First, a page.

Follow the Habits of People With Great Credit Scores
Last Updated: September 25, 2017
We all know them, people who have great credit and can get a credit card or low interest loan without batting an eye. These are the types of people we are all envious of because they can apply for a loan with little to no stress knowing they will be getting a great deal on an interest rate. As they say, imitation is the ultimate form of flattery and this can be true for people with good credit. In order to be like them, we need to know what kind of spending, saving, borrowing habits they have and then we can be just like them. Wouldn't you love to be able to walk into a car dealer and walk out with the best deal, or being able to buy a home with the lowest possible interest rate? You can and we will let you in on these habits so you will have more choices in financial providers and lenders - making it easier for you to get a deal on your next loan or credit card.
Maintain a Budget and Record Your Expenses
Did you know that over 60 percent of Americans DO NOT maintain a budget and/or track their expenses? No wonder there are so many people in debt! If you are monitoring your budget, you are more apt to not miss a payment or find yourself short of money when a bill is due. The first step in preparing a budget is to take a look at your monthly income and regular expenses, such as rent/mortgage, car payment, food, utilities, health care, and keep a monthly report on a spreadsheet. After a few months, you will be able to see where you might be able to cut back or maybe spend more. Having all of your expenses clearly written out will give you the info you need to know where your money is going each month and if you have any extra at the end of the month. Doing this will help you pay your bills on time which helps to increase your credit score.
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Have a System in Place to Pay Bills on Time
Setting up automatic payments for your reoccurring bills is a logical next step after monitoring your budget and expenses. This is very important since 35 percent of your FICO score is based on payment history — late payments equal lower credit score. Just about every bank account lets you set up automatic bill payments through an account. But, if you are not comfortable with that, you could always set reminders on your smart phone or calendar. There are also a lot of companies that will offer automatic bill pay and will even offer perks to use it — such as bonus offers or lower payments. In this age of high tech gadgets and Internet access, there really is no reason why you should not take advantage of this technology and make sure you have a fail-proof system in place to pay your bills on time each and every month.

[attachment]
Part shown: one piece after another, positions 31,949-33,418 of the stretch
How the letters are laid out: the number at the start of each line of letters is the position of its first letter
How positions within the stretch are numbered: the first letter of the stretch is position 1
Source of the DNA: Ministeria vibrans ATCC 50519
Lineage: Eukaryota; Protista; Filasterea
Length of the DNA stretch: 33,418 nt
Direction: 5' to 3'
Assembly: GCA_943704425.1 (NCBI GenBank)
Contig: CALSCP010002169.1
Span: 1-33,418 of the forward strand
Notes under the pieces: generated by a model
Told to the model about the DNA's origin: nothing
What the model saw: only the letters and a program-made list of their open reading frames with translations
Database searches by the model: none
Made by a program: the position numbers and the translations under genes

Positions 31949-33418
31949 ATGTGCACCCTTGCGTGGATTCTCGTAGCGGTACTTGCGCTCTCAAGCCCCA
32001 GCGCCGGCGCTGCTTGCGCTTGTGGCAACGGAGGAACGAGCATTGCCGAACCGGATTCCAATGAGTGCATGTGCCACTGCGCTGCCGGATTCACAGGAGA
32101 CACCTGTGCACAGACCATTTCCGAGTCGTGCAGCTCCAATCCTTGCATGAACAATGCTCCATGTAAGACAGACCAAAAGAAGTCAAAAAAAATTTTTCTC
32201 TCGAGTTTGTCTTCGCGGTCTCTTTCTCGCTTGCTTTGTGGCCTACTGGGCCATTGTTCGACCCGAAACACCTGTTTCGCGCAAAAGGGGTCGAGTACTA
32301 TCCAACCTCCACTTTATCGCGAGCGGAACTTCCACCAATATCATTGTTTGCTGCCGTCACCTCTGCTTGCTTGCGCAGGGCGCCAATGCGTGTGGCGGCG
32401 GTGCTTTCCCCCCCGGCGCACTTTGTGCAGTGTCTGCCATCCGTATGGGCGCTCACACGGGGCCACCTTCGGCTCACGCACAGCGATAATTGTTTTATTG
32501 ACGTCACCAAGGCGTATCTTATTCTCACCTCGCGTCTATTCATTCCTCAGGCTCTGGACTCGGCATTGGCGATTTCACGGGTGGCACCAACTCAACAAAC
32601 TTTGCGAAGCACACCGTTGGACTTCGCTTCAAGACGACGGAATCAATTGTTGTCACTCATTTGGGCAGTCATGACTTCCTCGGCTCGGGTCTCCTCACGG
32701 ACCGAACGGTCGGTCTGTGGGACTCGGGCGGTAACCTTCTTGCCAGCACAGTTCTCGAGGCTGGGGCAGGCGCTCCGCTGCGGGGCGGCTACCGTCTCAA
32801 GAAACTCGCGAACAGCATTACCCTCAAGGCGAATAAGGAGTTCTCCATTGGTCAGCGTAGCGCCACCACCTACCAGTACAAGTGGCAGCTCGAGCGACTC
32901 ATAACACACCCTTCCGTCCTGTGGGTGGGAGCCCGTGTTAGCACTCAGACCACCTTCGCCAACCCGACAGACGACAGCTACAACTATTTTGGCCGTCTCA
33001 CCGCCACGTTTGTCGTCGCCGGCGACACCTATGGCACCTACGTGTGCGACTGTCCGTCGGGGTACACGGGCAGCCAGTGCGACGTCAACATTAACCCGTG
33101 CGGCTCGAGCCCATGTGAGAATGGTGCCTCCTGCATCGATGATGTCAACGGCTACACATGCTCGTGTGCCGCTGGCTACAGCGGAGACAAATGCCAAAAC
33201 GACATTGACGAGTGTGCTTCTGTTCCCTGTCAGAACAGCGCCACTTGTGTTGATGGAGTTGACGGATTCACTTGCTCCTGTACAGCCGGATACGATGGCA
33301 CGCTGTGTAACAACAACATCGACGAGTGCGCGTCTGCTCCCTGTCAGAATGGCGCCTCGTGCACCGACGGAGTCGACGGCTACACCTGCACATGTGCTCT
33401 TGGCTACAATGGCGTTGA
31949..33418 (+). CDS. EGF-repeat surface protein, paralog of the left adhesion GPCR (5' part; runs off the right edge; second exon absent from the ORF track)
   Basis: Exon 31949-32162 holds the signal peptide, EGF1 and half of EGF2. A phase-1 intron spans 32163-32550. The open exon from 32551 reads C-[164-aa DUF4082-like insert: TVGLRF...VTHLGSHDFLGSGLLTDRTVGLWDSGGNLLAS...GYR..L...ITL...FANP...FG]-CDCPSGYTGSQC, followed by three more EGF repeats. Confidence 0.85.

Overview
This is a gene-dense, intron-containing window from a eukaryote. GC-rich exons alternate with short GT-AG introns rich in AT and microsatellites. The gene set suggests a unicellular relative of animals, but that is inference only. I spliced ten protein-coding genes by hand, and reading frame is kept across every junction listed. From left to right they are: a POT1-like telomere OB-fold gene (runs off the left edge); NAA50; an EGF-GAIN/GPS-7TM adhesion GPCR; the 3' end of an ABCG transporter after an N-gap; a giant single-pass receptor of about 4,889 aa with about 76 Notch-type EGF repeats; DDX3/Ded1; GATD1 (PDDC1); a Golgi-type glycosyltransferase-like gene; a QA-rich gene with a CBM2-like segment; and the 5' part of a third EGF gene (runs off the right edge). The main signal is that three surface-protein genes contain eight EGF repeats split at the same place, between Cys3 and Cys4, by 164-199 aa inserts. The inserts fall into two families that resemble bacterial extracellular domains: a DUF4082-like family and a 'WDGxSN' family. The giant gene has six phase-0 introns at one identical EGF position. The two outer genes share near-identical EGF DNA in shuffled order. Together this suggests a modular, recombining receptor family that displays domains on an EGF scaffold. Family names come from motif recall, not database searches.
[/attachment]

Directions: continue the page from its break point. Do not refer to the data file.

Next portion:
Monitor Your Debit and Credit Card Balances
This is a great transition from the previous habit as this can also be done electronically. Keeping on top of how much you put on your debit and credit card is important if you want to keep your credit score high. Make sure you go through your credit card statements and look for any inaccurate or outstanding charges. All banks allow you to do this over the Internet so you don't have to wait for a paper statement to do this — you can pretty much do it daily, if you wanted. This is a great habit to get in to so you can monitor what you are spending your money on and if it looks like your spending is getting out of hand, you can put that card somewhere where you won't use it.
Minimize Use of Available Credit
Along with paying your bills on time, your FICO score takes into consideration how much credit you have available — this is called your credit utilization ratio. According to myFICO.com, people with credit scores of 800 and above use on average only 7 percent of their available credit. That means, if you've got credit cards with a combined total limit of $20,000, you need to maintain a balance of $1,400 or less on them.
If your credit utilization is higher, then this will drag down your credit score and maxing out credit cards is a sure sign that you are at risk of missing a payment or being over extended. To improve your credit score quickly, pay off the outstanding balances on your credit cards or other loans to increase your amount of available credit.
Think Twice Before Applying for New Credit
Applying for a new credit card because your current one is maxed out is NOT the right reason for getting new credit. Each time you apply for new credit, the lender is going to perform a credit check, which is considered a "hard" inquiry. Too many hard inquiries can have a negative effect on your credit score. So, unless you really need that new line of credit, think twice before applying for a new credit card or loan.
Regularly Check Your Credit Reports
In order to improve your credit score, you need to know what your score is and what problems you might need to fix. The only way to find this out is to check your credit reports regularly — something people with great credit scores do once a year. You can get a free copy of your credit report every 12 months from AnnualCreditReport.com. This report will show your credit and loan providers, amounts owed, and your payment history. If there are any problems or discrepancies, you need to contact the credit reporting agency right away and dispute these errors.
Taking the above habits to heart will lead you down the road to a higher credit score and better credit. A few of these habits may be hard to get used to at first, but stick with it because the overall rewards will outweigh the struggle. Once you get into a good habit of budgeting, spending, and reviewing your finances, it will all seem like second nature. You will wonder how you ever got along without these habits.